Should Wuthering Heights be considered relevant in today’s society? I say, yes. Although I must admit, I was very close to hating this book, not only because of the confusing situations which occurs and my dislike towards all characters, but also for much more reasons that I don’t wish to point out at this moment for that we shall be here for a terribly long time if I did.
However, I must also admit, the context of this book, “Wuthering Heights”, have portrayed many relevant themes that are still existing today, even as I speak.
Catherine’s decision of marriage is one example. “My love for Heathcliff resembles the eternal rocks beneath: a source of little visible delight, but necessary Nelly, I am Heathcliff.” In this quote, Catherine was well aware of her love for Heathcliff claiming that they both have the same souls. She had no income or property of her own. Her physical comfort depends on the will of her father and brother and the most crucial decision of her life, to marry Edgar Linton, is determined by the fact that if she were to marry Heathcliff, they would become ‘beggars’. In my opinion, this is a case of forbidden love. Catherine and Heathcliff cannot be together as their statuses are simply too far apart. Many has pointed out that this is irrelevant today as currently, we have the freedom to marry whoever we like.
Statuses and class aren’t considered as important anymore. But is this so? That nowadays we could say “I do” to whoever we desire? In the book Forbidden Love, by Norma Khouri, told on the accounts of a true story in the small town of Jordan, there is a much similar situation. Dalia, a Muslim, was in love with a Catholic man called Michael. In Jordan, it is considered extremely immoral for two people with such different beliefs to be together. As a result, Dalia was ‘honorably’ killed when her secret relationship was discovered.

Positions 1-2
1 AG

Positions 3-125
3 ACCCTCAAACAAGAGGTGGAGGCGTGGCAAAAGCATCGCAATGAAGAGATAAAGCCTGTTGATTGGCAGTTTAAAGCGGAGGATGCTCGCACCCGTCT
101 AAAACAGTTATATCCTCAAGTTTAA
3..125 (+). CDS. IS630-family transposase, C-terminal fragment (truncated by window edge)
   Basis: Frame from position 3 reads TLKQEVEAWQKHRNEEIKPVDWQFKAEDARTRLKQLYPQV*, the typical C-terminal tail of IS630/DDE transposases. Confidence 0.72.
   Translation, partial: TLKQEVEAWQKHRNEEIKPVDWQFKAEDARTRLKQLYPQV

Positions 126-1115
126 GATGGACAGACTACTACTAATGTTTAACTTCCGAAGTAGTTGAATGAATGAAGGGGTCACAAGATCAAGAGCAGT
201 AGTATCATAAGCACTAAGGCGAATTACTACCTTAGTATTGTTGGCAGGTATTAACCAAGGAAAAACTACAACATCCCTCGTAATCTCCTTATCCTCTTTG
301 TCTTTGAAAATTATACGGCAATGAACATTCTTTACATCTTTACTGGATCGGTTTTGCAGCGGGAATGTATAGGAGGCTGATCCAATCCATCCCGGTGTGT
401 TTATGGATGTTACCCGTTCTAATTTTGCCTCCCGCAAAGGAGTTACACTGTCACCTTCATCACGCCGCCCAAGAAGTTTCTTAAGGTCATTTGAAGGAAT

Here, this is much like the account of Wuthering Heights. Although it is fair to argue that both stories are different; one deals with religion and honor killings when the other with statuses. However the concepts of the two are very much alike as both revolve around the idea of forbidden love. Love that can never be equated. Perhaps the procedure of murder or revenge would not appear in every situation such as this, but most definitely it will end painfully tragic. The heartbreaking story of Dalia and Michael was real. It only happened several years ago.
As I have heard in your speeches, many have pointed out that the scene of Catherine’s ghost was much irrelevant as opposed to today’s society for that we now do not believe in the supernatural. I find this argument rather hypocritical. If I remember correctly, only a few years back, was there not a reality TV show starring John Edwards which was such a big hit, it attracted millions of viewers around the whole globe? Mr. Edwards claimed, through his television show, that he could communicate with the souls of the dead. This not only brought the attention of numerous but also their belief in him. Many say that his so-called ‘communications’ is probably just a sham and aren’t genuine. Whether he really beholds such powers or he was simply making up his sixth sense, I do not care for that he is a person that I neither like nor like to know more of. I am merely mentioning this troublesome man to prove my point.
Not of the existence of the supernatural or that ghosts do really appear through your window, but of our beliefs in it even today. As modern day citizens, our acceptance of the paranormal is still very strong. If it wasn’t so, then wouldn’t the ratings for a reality show of communications with dead spirits be extremely low and unpopular much like the opposite of the results of Mr. Edwards’ multi-million making one? Here, in the story of Wuthering Heights, the use of a ghostly scene was to attract the readers’ attention making the book sound interesting and engaging. Bronte addresses the bond between Catherine and Heathcliff in a spiritual way. Thus, making their love towards each other almost inseparable.